How safe are your patients who use oxygen? NPSGs focus on risk of fire
Improving oxygen risk assessment included in 2007 goals
Changes and additions to the Joint Commission on Accreditation of Healthcare Organizations' National Patient Safety Goals are minor and should not pose problems for home health agencies, say experts interviewed by Hospital Home Health.
With an addition to Goal 8B, which required HHAs to communicate a complete list of a patient's medications to the next provider of service when the patient is referred or transferred to a different setting, it is now required that a complete list of medications be given to the patient upon discharge.
"This won't be a problem for agencies that are meeting professional standards," says Maryanne L. Popovich, RN, MPH, executive director of the Home Care Accreditation Program at the Joint Commission. "This is already part of good practice for all agencies."
One question that might arise when home health managers first read the amended goal is how to handle patients who "disappear" before the final home visit, Popovich says. "Surveyors will expect home care nurses to provide the list of medications upon discharge only when they have an opportunity to see the patient," she adds.
If a patient goes into the hospital, goes outside the home care service area to visit family members, or goes into a nursing home before the final home visit occurs, a note in his or her chart indicating that there was no opportunity to give the list to the patient will be sufficient. Surveyors understand that patients and their families don't always notify home care agencies about a change in their situation in a timely enough manner to allow for that final visit, Popovich adds.
"I suspect that many agencies do give the full list of medications to specific patients and their families based on their condition; but this goal does make it necessary for all patients to receive the medication list," she says. The purpose of providing an updated list is to ensure that patients have a complete list to help them communicate with their next health care provider.
The only other change to the 2007 National Patient Safety Goals for home care agencies is the addition of Goals 15 and 15A. Goal 15 requires the organization to "identify safety risks inherent in its population," and Goal 15A specifically requires the organization to "identify risks associated with long-term oxygen therapy such as home fires."
Identification and education about the risks associated with oxygen are "embedded in good home care practice," Popovich points out. The new goal does not indicate an increase in home fires or other sentinel events related to oxygen; it is meant to heighten awareness of the potential risk, she says.
Surveyors evaluating an agency for compliance with this goal will expect to see staff members not only assess risks upon the patient's admission to home care, but also reassess risks whenever there is a change in the environment or the patient's condition.
A sentinel event reported to the Joint Commission demonstrates the need for reassessment and re-educating. "The patient was admitted to home care in May, and the assessment and education related to oxygen risks occurred at admission," Popovich relates. A fire broke out in the patient's home in November due to the combination of oxygen and a kerosene space heater. While the safety education provided to the patient included warnings about open flames, it occurred at a time when no space heater was used; so the patient probably did not associate "open flame" with the space heater used in cold weather, she points out.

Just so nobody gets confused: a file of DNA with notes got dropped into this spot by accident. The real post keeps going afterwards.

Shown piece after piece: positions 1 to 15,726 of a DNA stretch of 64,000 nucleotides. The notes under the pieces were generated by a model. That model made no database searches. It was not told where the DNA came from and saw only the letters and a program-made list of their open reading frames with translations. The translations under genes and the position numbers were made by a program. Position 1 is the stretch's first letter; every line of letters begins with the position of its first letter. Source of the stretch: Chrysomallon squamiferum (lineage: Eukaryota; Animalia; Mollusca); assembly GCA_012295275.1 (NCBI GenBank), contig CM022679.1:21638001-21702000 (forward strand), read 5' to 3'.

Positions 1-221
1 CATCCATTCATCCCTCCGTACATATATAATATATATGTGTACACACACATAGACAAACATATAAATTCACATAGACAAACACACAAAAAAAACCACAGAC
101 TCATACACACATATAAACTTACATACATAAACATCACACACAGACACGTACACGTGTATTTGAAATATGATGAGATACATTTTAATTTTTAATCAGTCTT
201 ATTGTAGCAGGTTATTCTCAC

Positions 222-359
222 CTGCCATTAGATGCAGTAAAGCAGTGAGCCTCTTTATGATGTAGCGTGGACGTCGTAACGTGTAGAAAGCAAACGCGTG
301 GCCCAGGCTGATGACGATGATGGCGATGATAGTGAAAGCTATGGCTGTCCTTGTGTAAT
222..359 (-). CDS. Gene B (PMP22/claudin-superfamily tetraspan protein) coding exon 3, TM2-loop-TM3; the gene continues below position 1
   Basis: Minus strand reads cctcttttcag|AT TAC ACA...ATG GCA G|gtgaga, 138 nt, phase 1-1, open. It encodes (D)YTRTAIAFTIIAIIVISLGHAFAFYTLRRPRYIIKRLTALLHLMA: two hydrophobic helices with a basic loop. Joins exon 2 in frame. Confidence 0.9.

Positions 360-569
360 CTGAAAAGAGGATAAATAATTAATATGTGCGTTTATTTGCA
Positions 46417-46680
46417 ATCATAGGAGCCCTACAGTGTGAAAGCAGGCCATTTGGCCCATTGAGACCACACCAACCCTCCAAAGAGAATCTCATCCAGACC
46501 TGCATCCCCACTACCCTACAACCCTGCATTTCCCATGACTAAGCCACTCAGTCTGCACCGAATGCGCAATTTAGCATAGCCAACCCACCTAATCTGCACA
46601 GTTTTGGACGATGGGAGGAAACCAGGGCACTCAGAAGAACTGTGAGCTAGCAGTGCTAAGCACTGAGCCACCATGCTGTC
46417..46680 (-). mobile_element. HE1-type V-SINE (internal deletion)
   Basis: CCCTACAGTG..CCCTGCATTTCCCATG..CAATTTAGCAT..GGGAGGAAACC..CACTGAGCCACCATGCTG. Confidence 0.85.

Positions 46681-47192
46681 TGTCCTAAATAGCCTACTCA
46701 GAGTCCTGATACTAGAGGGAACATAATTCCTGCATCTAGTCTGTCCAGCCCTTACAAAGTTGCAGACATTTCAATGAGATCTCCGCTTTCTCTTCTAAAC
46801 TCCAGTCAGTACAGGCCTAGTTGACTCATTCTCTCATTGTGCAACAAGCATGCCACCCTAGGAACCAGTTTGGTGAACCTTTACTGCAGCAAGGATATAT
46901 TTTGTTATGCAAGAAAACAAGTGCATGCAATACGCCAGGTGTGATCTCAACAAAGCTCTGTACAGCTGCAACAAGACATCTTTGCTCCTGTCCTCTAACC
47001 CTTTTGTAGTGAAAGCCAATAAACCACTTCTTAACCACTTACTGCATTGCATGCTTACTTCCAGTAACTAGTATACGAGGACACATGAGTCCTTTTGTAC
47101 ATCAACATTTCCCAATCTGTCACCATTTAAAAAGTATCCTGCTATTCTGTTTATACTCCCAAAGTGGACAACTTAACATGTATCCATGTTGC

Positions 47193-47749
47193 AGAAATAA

"This incident suggests that home care agencies might consider reassessment of risks in November or December in cold weather areas," Popovich suggests.
With cold weather and the use of fireplaces and space heaters in Pennsylvania, the staff at Titusville (PA) Hospital Home Health always reassesses the risk of fire for oxygen patients, says Debbie Miller, RN, policy regulation coordinator for the agency. "We always re-evaluate and reteach as cold weather approaches," she points out. The use of both written and verbal instructions, careful assessment of risks in the home, education of family members, and thorough documentation of assessments and teachings have worked well for the agency; so Miller does not anticipate major changes in their procedures.
The Joint Commission does not prescribe how agencies should comply with this goal, but Popovich recommends that each agency manager look carefully at the population, environmental factors, and family situations of each patient to thoroughly assess risk.
Overall, Popovich does not see these additions to the National Patient Safety Goals as a significant challenge for most agencies, though she admits, "Any time we introduce new patient safety goals or standards, there is a certain amount of anxiety about the interpretation of the requirements and the assessment of the agency's current practice.
"These goals, however, should only require a tweaking of current practice rather than development and implementation of new policies," she notes.
For more information about National Patient Safety Goals compliance, contact:
- Maryanne L. Popovich, RN, MPH, Executive Director, Home Care Accreditation Program, Joint Commission on Accreditation of Healthcare Organizations, One Renaissance Blvd., Oakbrook Terrace, IL 60181. Phone: (630) 792-5742. Fax: (630) 792-5005. E-mail: firstname.lastname@example.org.